No survey of the Marshall stack’s five-decade reign would be complete without honouring the players who have made them howl like fallen angels. Here, we present 11 essential licks in the style of 11 masters of the big black box.
The licks we’ve presented here trace the development of rock technique in the hands of key players as it developed in step with the ever-increasing shovelfuls of gain available from Marshall’s ever-evolving amps.
Certainly, there are many more legendary guitarists we could have included – Angus Young and Zakk Wylde come to mind – but getting these licks under your fingers will help you master the principles of getting air moving while retaining articulation, feel and speed.
And while unleashing what guitarist Joel O’Keeffe of Airbourne called “the Marshall wind” is a rite-of-passage experience for any guitarist, any decent high-gain head and closed-back cab will do the trick for getting to grips with the full girth and grunt of these examples, so plug in, turn on and rock out.
You can’t talk about Marshall stacks without mentioning the man who did more work stress-testing them than most Marshall employees! This lick uses E minor pentatonic (E G A B D) and there are a couple of things to listen out for.
Push the G to A bend (bar 3) a bit sharp, almost to the Bb. Then, while holding that last B-string bend in bar 4, catch the G string under your finger and release it.
His career was tragically cut short in 1982, but Randy was a hugely important player in the time between Van Halen and Yngwie, combining an elegant classically influenced melodic sense with meaty classic-rock licks. Remember, you don’t have to play these licks over the suggested chords. Be creative!
Over their long career, ZZ Top have gradually added more stylistic elements to their original swampy blues, but the Billy Gibbons guitar style has remained constant.
Billy’s playing is always concise, measured and phrased for maximum impact. Never a note wasted! This lick is in G minor, and uses just the minor pentatonic (G Bb C D F).
This is all about the Marshall stack, so we’re concentrating on Eric’s Cream period.
This was perhaps when he strayed furthest from his blues roots, with the raga influence of the time and the jazz background of his bandmates pulling his playing in new directions. We’re primarily using E minor pentatonic (E G A B D) adding that C# from the Dorian mode (E F# G A B C# D).
When 80s rock was getting dangerously preposterous and grandiose, Guns N’ Roses appeared in the nick of time, dragging us all back to the bluesy, funky sleaze of 70s hard rock.
Slash became the new guitar hero for a generation… a proper character with both chops and old-school rock cool. This lick uses D Mixolydian (D E F# G A B C D).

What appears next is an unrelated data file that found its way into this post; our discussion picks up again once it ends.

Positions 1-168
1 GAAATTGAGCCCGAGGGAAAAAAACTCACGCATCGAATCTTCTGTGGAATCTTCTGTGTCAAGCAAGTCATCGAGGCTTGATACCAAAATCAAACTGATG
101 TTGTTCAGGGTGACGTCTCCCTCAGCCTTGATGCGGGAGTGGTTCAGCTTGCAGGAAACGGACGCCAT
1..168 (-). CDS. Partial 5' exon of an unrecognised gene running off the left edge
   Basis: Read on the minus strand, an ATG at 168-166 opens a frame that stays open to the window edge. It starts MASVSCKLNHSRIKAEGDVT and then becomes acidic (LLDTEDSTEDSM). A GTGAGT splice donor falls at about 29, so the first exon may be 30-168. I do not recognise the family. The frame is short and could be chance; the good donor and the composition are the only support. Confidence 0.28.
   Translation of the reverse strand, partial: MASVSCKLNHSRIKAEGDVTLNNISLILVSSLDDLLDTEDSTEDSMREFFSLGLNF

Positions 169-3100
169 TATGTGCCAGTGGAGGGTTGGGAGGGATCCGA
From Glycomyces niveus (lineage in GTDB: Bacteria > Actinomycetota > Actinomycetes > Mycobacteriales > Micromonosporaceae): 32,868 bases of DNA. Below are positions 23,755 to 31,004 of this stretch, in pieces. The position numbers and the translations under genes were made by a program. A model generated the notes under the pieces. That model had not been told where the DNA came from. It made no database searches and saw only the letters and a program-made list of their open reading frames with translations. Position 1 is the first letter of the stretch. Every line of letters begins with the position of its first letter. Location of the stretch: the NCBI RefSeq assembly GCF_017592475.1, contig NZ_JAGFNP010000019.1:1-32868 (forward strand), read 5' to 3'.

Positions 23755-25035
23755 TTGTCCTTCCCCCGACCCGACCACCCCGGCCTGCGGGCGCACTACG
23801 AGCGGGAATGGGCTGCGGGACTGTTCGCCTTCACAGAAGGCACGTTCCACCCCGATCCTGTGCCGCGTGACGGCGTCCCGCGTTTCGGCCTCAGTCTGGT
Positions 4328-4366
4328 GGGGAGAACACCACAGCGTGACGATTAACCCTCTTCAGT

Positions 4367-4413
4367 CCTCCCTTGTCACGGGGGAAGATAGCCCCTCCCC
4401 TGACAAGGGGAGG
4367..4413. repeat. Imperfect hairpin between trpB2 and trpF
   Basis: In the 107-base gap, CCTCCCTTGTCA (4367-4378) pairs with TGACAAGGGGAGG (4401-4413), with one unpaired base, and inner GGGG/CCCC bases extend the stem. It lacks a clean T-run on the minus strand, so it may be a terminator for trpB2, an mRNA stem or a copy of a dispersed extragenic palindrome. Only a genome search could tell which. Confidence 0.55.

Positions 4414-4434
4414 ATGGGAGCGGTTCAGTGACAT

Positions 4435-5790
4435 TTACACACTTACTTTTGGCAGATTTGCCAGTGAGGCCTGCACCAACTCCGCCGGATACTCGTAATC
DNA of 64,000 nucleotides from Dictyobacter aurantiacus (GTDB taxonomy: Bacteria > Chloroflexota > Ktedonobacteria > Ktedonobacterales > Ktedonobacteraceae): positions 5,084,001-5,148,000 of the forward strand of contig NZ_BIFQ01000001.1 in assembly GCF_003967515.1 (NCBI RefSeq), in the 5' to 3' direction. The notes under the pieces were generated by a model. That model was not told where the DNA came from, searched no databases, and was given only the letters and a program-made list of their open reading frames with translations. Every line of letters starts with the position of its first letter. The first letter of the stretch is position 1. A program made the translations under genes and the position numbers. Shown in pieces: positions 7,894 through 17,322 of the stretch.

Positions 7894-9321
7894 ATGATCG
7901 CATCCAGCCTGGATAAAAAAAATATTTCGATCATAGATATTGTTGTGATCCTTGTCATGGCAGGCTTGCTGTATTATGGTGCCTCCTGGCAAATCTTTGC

Most of the original late-60s rock guitar heroes came from a similar set of blues and rock ’n’ roll influences, but Ritchie Blackmore went off in a more classically influenced direction.
This was especially true when he left Deep Purple and formed Rainbow in 1975. Here’s a B minor lick that moves from Aeolian (B C# D E F# G A) to Hungarian minor (B C# D E# F# G A#).
One of the world’s most admired and respected guitarists for over 25 years, Joe’s playing is an effortless mix of classic blues-based rock and more modern technical styles.
I’ve combined a bit of both here – some gritty doublestop work in E Dorian (E F# G A B C# D) followed by something a bit more stretchy and challenging.
While Cream took power-trio blues rock into virtuoso improv territory, Free went the other way, exploring deep funk grooves and leaving lots of breathing space in their music.
This was particularly true in the case of Paul Kossoff’s guitar playing. Not only was it sparse and minimal, but he played every note with such intensity and passion. And don’t forget that ferocious vibrato!
As with Jimi Hendrix, it’s impossible to overstate the importance of Eddie Van Halen.
At a time when rock-guitar playing was settling a little too comfortably into slick blues-rock auto-pilot mode, Eddie added both an angular punk energy and phenomenal technical advances.
This lick uses the B blues scale (B D E F F# A) to combine supercharged blues lines with the tapping technique that turned so many heads back in 1977.
A different tack for this one! While Pete Townshend certainly played a lot of solos with The Who, the primary focus of his playing was his aggressive rhythm parts in support of the songs.
Here’s a little chord pattern that uses a pedal tone (the repeating D bass under the first three chords) and the sus4 chord sound that became something of a calling card for him.
Let’s go back to the mid 80s. While Yngwie was building on the classically influenced developments of Ritchie Blackmore, Steve Vai and Joe Satriani followed the Van Halen path, retaining some of the classic blues-rock energy in a diverse stylistic melange.
This lick is in C, and starts with one of Vai’s favourite scales, the Lydian Augmented (C D E F# G# A B), moving to a slippery tapping lick in F Lydian (F G A B C D E).